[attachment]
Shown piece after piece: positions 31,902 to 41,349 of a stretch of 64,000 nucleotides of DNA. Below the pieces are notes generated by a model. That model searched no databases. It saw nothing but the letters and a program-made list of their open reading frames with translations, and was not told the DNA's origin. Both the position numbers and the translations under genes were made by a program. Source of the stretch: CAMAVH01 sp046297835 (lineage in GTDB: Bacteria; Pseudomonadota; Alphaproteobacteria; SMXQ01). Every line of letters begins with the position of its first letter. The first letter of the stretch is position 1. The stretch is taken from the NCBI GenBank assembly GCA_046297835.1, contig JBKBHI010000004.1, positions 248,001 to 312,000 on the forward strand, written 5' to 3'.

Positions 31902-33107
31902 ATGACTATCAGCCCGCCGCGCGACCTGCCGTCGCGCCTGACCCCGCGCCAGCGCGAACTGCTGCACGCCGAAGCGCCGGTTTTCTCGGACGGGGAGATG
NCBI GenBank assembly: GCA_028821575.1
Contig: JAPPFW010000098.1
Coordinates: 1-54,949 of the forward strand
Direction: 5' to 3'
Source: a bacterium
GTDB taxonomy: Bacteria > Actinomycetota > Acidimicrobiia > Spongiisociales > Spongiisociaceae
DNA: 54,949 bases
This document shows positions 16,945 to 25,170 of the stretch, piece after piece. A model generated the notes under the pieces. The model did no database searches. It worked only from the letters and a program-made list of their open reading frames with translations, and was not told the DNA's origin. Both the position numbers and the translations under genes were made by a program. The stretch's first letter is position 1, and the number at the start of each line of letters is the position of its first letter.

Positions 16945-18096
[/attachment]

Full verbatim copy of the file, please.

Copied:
Shown piece after piece: positions 31,902 to 41,349 of a stretch of 64,000 nucleotides of DNA. Below the pieces are notes generated by a model. That model searched no databases. It saw nothing but the letters and a program-made list of their open reading frames with translations, and was not told the DNA's origin. Both the position numbers and the translations under genes were made by a program. Source of the stretch: CAMAVH01 sp046297835 (lineage in GTDB: Bacteria; Pseudomonadota; Alphaproteobacteria; SMXQ01). Every line of letters begins with the position of its first letter. The first letter of the stretch is position 1. The stretch is taken from the NCBI GenBank assembly GCA_046297835.1, contig JBKBHI010000004.1, positions 248,001 to 312,000 on the forward strand, written 5' to 3'.

Positions 31902-33107
31902 ATGACTATCAGCCCGCCGCGCGACCTGCCGTCGCGCCTGACCCCGCGCCAGCGCGAACTGCTGCACGCCGAAGCGCCGGTTTTCTCGGACGGGGAGATG
NCBI GenBank assembly: GCA_028821575.1
Contig: JAPPFW010000098.1
Coordinates: 1-54,949 of the forward strand
Direction: 5' to 3'
Source: a bacterium
GTDB taxonomy: Bacteria > Actinomycetota > Acidimicrobiia > Spongiisociales > Spongiisociaceae
DNA: 54,949 bases
This document shows positions 16,945 to 25,170 of the stretch, piece after piece. A model generated the notes under the pieces. The model did no database searches. It worked only from the letters and a program-made list of their open reading frames with translations, and was not told the DNA's origin. Both the position numbers and the translations under genes were made by a program. The stretch's first letter is position 1, and the number at the start of each line of letters is the position of its first letter.

Positions 16945-18096